31 October 2013

S4M-07713 Folic Acid Awareness Campaign

The Deputy Presiding Officer (John Scott): The next item of business is a members’ business debate on motion S4M-07713, in the name of Malcolm Chisholm, on the folic acid awareness campaign. The debate will be concluded without any question being put.

Motion debated,

That the Parliament congratulates the Scottish Spina Bifida Association on its work in providing advice, advocacy and support for people who were born with spina bifida and/or hydrocephalus and for their families and carers; understands with concern that, in Scotland, 52% of women are not aware of how they could help prevent spina bifida; welcomes the National Folic Acid Awareness campaign, Are You Getting Enough?, which will be launched by the association on World Spina Bifida Day on 25 October 2013; hopes that, in order to help prevent spina bifida and other neural tube defects, the campaign will encourage a greater number of women in Edinburgh Northern and Leith and throughout Scotland to learn about the importance of taking folic acid prior to pregnancy, and supports the association in its aim of ensuring that folic acid awareness should be part of family planning education throughout Scotland.

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Stewart Stevenson (Banffshire and Buchan Coast) (SNP): I offer hearty congratulations to Malcolm Chisholm for giving us the opportunity to discuss this important topic. He suggested—I cannot rebut this—that this is the first time that the subject of spina bifida has been debated in the Scottish Parliament.

Malcolm Chisholm’s motion focuses—as did his speech—on the need to ensure that women are better informed. I suggest that there may be a marginal benefit in ensuring also that men are better informed, despite their comparatively modest role in bringing children into the world. Partnerships are the best environment in which children come into the world, and I hope that the presence of men in the public gallery and in the debate shows that we, too, are interested.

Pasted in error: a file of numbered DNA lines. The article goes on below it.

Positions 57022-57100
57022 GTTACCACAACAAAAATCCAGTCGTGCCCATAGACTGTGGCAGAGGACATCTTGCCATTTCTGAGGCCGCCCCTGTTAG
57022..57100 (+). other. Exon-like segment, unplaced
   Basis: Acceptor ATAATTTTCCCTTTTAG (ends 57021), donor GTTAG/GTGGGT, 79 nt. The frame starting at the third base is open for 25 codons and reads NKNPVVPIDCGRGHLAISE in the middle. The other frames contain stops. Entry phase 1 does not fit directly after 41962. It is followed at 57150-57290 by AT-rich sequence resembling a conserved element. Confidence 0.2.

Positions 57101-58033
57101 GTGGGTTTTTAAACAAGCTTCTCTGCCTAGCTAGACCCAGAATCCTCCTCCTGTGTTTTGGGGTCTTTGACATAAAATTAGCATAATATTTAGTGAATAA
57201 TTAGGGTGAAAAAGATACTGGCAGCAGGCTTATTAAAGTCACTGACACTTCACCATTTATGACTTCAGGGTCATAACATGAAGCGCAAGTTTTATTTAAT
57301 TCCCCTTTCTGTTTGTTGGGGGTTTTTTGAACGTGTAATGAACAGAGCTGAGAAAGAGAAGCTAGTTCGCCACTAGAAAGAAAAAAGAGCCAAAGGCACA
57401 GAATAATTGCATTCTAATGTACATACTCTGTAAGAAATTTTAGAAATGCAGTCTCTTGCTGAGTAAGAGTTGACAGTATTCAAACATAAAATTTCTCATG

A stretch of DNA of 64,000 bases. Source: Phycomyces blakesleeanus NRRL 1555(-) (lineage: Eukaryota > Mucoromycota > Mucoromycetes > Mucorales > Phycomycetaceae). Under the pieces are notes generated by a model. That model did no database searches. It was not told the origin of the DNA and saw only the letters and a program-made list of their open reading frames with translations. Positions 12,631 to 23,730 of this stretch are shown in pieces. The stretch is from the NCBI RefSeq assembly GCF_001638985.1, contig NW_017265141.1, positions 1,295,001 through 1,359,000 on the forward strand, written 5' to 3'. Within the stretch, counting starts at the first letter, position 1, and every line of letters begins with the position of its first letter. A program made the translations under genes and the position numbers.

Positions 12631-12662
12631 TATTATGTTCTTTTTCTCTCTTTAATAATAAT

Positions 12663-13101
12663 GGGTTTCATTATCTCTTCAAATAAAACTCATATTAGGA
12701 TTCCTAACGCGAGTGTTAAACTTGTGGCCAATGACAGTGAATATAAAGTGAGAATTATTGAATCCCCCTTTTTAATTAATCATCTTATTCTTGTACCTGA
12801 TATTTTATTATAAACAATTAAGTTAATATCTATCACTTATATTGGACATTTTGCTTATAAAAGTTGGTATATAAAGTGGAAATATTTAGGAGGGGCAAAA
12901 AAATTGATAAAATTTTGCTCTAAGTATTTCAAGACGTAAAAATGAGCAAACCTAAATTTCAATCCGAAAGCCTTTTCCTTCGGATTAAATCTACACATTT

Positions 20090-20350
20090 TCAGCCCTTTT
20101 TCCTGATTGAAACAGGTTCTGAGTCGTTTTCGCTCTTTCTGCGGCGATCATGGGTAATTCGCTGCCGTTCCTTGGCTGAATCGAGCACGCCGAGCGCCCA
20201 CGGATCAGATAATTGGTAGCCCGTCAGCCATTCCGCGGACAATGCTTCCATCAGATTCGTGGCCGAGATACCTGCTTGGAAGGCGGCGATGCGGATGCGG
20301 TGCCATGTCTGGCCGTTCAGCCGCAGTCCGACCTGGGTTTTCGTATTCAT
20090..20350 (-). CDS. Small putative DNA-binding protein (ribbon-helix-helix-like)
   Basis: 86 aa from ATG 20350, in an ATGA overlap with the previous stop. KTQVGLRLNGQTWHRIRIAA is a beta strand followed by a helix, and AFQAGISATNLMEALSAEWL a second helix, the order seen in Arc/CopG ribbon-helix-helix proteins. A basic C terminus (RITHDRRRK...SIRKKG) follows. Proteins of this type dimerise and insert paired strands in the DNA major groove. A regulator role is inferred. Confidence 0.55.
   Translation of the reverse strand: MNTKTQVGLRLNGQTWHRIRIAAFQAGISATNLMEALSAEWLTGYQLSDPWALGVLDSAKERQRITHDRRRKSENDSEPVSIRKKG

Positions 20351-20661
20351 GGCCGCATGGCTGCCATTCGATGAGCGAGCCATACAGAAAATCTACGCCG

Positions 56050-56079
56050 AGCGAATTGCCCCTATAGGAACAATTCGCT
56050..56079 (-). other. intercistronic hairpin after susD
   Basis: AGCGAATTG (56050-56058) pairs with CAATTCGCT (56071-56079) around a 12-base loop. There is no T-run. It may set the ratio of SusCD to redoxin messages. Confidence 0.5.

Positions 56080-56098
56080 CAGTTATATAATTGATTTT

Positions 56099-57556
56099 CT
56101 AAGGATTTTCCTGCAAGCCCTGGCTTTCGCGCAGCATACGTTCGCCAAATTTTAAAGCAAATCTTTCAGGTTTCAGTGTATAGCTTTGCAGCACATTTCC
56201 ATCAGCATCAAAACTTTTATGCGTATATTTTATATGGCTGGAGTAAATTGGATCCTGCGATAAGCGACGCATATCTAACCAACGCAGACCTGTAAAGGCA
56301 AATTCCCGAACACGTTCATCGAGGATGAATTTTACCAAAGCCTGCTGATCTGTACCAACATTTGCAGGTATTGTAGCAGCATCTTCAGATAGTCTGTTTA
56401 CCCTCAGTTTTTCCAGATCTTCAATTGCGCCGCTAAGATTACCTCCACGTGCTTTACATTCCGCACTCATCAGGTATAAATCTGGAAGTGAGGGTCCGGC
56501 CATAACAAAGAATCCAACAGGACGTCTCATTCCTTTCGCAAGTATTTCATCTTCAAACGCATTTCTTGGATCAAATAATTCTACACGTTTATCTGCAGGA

In bringing the debate to the chamber, Malcolm Chisholm has forced me to consider the matter in a material way for the first time, and to look at the Scottish Spina Bifida Association’s website. I found the website to be engaging, interesting and informative, because of its focus on the “Are you getting enough?” campaign to raise women’s awareness, which is absolutely excellent.

The website mentions the role that diet can play in increasing the amount of folic acid that we all—women in particular—take. Looking at the list of foods that help us in that way, I found nothing but things that I am rather keen to eat. The list includes broccoli, brussels sprouts, liver—not everyone’s favourite, but I love it—spinach, asparagus, peas, chickpeas, brown rice and fortified breakfast cereals. Indeed, I went away and got a wee recipe for chickpea curry from Nigella Lawson’s website; I am now feeling hungry just thinking about it. Furthermore, a quick calculation has shown me that it costs about £1.20 per serving to make a chickpea curry, so it is not only good for you but economically effective too, which is important in these straitened times.

Even more important is that the list mentions fortified breakfast cereals. One cereal that delivers a wide range of benefits is, of course, porridge. If porridge is made from oats that are not overprocessed, it contains a decent amount of folic acid. For pregnant women, porridge is an excellent way to start the day, because it apparently reduces the risk of constipation, which is one of the side-effects of pregnancy. It will always top up the body’s folic acids, and it is a natural weight loss agent because it fills you up and makes you less hungry. I commend porridge as one of the ways forward.

Food helps, but it is not in and of itself the complete answer; we also need supplements to ensure that we have appropriate folic acid input. I have seen a complex range of figures for people with different pre-existing conditions, and there is some indication that overconsumption of folic acid could cause problems in relation to the suppression of vitamin B12 deficiency.

Advice from professionals is important, and the motion focuses on how advice can be given as part of contraceptive and birth control advice. That is an excellent basis on which to deal with the problem.


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